Three minutes could mean the difference between life and death for someone in cardiac arrest. A new smartphone application from experts at the European Heart Rhythm Association (EHRA) is said to send a first responder to a scene of cardiac arrest three minutes before an ambulance arrives with EMTs and paramedics.
"Sudden cardiac arrest is lethal within minutes if left untreated," said EHRA spokesperson Dr Christian Elsner. "In Europe, the emergency services arrive around nine minutes after a cardiac arrest. Every minute earlier raises the probability of survival by 10% and reduces the risk of brain injury, which starts four minutes after cardiac arrest." The new technology is called the EHRA First Responder App.
Cardiac arrest is not a heart attack; it is the sudden loss of heart function due to preexisting heart disease. Cardiac arrest is caused by the malfunction of the electrical signals employed by the heart muscle to keep a regular rhythm. The best response to cardiac rest is immediate cardiopulmonary resuscitation (CPR) to keep the heart pumping and to prevent death. If available, an automated external defibrillator (AED), a machine that delivers an electric shock to restart the heart, should be used in between CPR chest compressions.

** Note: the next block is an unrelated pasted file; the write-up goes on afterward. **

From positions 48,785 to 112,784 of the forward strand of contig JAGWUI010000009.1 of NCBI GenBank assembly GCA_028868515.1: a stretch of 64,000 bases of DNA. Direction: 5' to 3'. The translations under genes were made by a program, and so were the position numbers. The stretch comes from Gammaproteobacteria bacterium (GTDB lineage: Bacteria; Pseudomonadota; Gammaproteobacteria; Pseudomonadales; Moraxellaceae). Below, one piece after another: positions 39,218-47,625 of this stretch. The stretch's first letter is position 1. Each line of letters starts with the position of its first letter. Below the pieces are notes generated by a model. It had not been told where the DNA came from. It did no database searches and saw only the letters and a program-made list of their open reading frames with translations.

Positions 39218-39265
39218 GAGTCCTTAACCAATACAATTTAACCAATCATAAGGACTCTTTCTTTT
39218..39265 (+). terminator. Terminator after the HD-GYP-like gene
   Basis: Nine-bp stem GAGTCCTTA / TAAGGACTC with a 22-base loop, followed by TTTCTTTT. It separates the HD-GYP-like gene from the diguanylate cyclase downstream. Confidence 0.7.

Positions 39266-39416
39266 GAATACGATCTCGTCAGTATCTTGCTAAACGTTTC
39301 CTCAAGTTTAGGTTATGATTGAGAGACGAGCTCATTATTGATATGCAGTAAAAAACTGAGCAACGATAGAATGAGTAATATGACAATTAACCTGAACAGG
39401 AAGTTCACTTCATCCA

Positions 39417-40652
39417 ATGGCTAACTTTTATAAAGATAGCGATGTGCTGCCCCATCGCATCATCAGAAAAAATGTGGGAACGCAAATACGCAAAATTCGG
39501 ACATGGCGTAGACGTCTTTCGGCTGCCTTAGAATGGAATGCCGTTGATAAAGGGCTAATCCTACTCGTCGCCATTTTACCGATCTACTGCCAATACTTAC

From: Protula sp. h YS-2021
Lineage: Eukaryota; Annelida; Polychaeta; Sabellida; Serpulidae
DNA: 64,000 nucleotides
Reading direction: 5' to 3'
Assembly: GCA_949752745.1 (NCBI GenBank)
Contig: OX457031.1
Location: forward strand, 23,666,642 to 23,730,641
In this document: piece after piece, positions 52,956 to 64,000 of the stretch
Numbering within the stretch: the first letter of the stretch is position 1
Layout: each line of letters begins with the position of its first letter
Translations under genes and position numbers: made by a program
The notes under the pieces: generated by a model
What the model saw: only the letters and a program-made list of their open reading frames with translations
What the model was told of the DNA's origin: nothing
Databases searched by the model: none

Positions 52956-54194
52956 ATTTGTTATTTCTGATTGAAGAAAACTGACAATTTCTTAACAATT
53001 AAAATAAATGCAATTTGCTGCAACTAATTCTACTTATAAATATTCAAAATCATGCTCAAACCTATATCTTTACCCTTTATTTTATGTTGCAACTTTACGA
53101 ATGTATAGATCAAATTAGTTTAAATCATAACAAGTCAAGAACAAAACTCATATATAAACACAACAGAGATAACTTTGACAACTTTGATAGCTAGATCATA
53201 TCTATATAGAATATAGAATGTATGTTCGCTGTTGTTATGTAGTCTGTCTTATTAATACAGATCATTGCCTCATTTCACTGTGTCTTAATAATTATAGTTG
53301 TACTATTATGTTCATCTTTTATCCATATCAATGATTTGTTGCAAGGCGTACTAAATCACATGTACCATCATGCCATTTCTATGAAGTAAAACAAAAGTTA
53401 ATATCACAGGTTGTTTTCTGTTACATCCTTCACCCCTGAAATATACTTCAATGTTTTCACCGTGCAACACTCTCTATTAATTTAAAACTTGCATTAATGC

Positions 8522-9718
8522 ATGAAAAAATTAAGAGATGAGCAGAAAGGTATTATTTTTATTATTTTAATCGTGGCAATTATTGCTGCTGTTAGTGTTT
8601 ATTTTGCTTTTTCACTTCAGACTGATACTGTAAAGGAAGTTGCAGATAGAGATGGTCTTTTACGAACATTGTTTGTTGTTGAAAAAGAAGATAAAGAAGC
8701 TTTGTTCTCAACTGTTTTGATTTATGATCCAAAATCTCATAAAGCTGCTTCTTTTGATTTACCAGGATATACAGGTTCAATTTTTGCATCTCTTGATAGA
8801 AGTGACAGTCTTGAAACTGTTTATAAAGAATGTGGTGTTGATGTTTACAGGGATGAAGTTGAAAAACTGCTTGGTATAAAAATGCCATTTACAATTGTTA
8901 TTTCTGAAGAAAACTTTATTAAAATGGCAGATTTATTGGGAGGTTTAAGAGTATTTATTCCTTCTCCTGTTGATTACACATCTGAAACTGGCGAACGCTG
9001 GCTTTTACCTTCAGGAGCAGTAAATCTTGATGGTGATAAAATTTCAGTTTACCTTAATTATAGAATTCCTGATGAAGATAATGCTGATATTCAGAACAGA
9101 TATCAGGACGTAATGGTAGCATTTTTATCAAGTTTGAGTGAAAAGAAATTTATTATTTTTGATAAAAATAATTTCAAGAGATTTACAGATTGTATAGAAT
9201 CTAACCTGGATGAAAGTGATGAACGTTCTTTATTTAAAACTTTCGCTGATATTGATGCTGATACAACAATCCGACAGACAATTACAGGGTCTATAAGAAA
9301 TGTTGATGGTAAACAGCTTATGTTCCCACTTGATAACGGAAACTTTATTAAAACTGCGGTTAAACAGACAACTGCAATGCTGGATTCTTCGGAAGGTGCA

The longer a person in cardiac arrest goes without receiving CPR while waiting for an ambulance, the greater their risk of long-term health repercussions. Researchers estimate that between 30 and 60 percent of cardiac arrest patients receive CPR from bystanders who happened to be near by at the time of the incident. The new EHRA app could greatly increase that rate.
The app uses GPS tracking technology, and it taps into existing emergency services like 911 in the United States, known as 112 in other countries. Those bystanders able to help are called “app rescuers,” and the closest rescuers would be directed by the emergency operator to the scene of cardiac arrest at the same time as an ambulance.
600 app rescuers volunteered for a practice-run of the app in a city in Germany called Lubeck. "Recruitment of the app rescuers was no problem at all because people want to help," Elsner explained. Over one-third of cardiac arrest calls were answered by an app rescuer who arrived more than three minutes before an ambulance. The app is expected to soon become used in more German cities.
"Ultimately we will roll the app out across Europe,” Elsner said. “We hope to raise bystander resuscitation rates to 70-90% and for cardiac arrest patients to be resuscitated in three to four minutes on average.”
More information on the new technology can be found at http://www.firstresponderapp.com/.